Confused about how the emerging identity standards and systems fit together and which to work with? You're not alone. There's a lot of talk – and quite a few demos – of interoperable identity systems, but how do you know how well they really fit together?
That's what the ITU focus group on identity management (FG IdM) was set up to thrash out: how do we turn promising developments into an identity layer for networks that everyone can work with?
User names and passwords as we use them today are enough of a security and usability problem on the Web; as converged next-generation networks become a reality, many of the services that are planned simply couldn't work that way. According to the chairman of the focus group Abbie Barbir “What we really need in the long run - or the short run - is the identity layer as the enabler of the service layer; I see the identity layer as the enabler of federation of services at the end of the day”.
With only nine months to work, the focus group can't solve the whole problem, but it can, explains Barbir, document how the different systems are solving it: “What we want to do is a framework for defining what you do with identity rather than being technical about how it's done.” It’s looking at CardSpace (formerly InfoCard), Open ID, the Higgins project, IBM's Identity Mixer, openLiberty and other identity frameworks.
While many of these frameworks are already looking at interoperability, there are also overlapping areas and rivalries to contend with. Barbir says the problems aren't all in the technology: “A lot of them are political. The technical issues - they are solvable. It's mostly a political problem. Speaking as the chair of this focus group, this is where the ITU comes in. This is a global industry. If it can be done, the ITU is the place to do it.”
Tony Rutkowski, Verisign's VP for regulatory affairs, agrees that the aim is to “formalise and fill holes”. Although there are many approaches, there's general agreement that identity management services need discovery, interoperability – and, of course, security.
“There may well be solutions everyone could agree on to provide these,” Rutkowski says, “What exists that everyone could buy into as a common global solution; or what can we do to make existing solutions work together? We're casting the net very wide, from authentication of people, authentication of providers - which is increasingly important - and identity management of objects from RFIDs [radio-frequency identity tags] up. There will be a ratio of 400 objects [with an identity] per person very shortly and it's still growing. We're also focusing on trust mechanisms; so that when you deal with another party under a particular set of circumstances and using a particular kind of asserted identity, you have the ability to measure in some quantitative sense what the level of trust is.”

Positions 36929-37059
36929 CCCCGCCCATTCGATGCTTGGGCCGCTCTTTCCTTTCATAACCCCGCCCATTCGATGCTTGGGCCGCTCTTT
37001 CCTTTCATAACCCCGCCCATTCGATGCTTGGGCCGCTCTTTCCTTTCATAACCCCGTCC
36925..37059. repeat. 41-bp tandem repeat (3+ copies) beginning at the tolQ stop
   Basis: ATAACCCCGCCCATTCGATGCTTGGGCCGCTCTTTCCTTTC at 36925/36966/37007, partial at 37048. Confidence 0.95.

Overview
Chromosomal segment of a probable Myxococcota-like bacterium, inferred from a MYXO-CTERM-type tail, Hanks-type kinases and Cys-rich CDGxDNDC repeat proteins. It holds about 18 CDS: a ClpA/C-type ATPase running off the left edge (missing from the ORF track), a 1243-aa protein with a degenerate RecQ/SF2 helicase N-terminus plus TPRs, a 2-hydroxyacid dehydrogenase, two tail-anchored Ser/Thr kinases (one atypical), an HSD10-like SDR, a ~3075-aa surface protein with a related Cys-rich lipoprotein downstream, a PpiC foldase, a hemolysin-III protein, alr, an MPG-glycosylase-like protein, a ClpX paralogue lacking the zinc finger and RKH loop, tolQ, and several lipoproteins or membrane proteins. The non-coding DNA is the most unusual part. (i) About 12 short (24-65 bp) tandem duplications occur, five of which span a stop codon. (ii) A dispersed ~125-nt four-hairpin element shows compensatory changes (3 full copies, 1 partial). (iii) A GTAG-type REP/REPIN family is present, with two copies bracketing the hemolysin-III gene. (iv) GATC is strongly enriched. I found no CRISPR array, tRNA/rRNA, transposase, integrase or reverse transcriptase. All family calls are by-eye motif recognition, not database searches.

And, of course, “All these systems create their own problems and insecurities,” as Rutkowski points out, and "one has to ask what vulnerabilities we're creating within the systems.”
Trust is vital. Along with identity services come identity providers and there has to be a way of knowing who's reputable, says Barbir. “Part of our aim,” he explains, “is to enable an identity provider to be an anchor of trust; whether at the user, application or network level. Currently that anchor of trust is not communicated to the upper level. This is needed, that what we call ‘trusted identifiers’ can be available - we need that glue before we can have any [safe] interaction with the identity layer.”
So, how long before we get away from ‘silos of identity’ (whether it's Active Directory or your Amazon account) to an interworking identity system. Going by Barbir's estimates, you shouldn't hold your breath – at least in part because of those political issues. “I'm expecting three-five years,” Barbir says,
“that's the timeframe - you have to get that silo mentality to go away. I think the pressure from Open ID will put enough pressure on the other silos. We are certainly heading that way; I think the Liberty Alliance [people] will eventually see that this is coming down and they have to do something about it. The key is how we are going to do federation; I see federation as a key component of how we do this identity layer. The whole concept revolves around the use of the Web services stack, a protocol that more and more identity information is being based on. After all, ‘identity’ is nothing but some data that need to be exchanged and updated… data in a database that need to be synchronised.”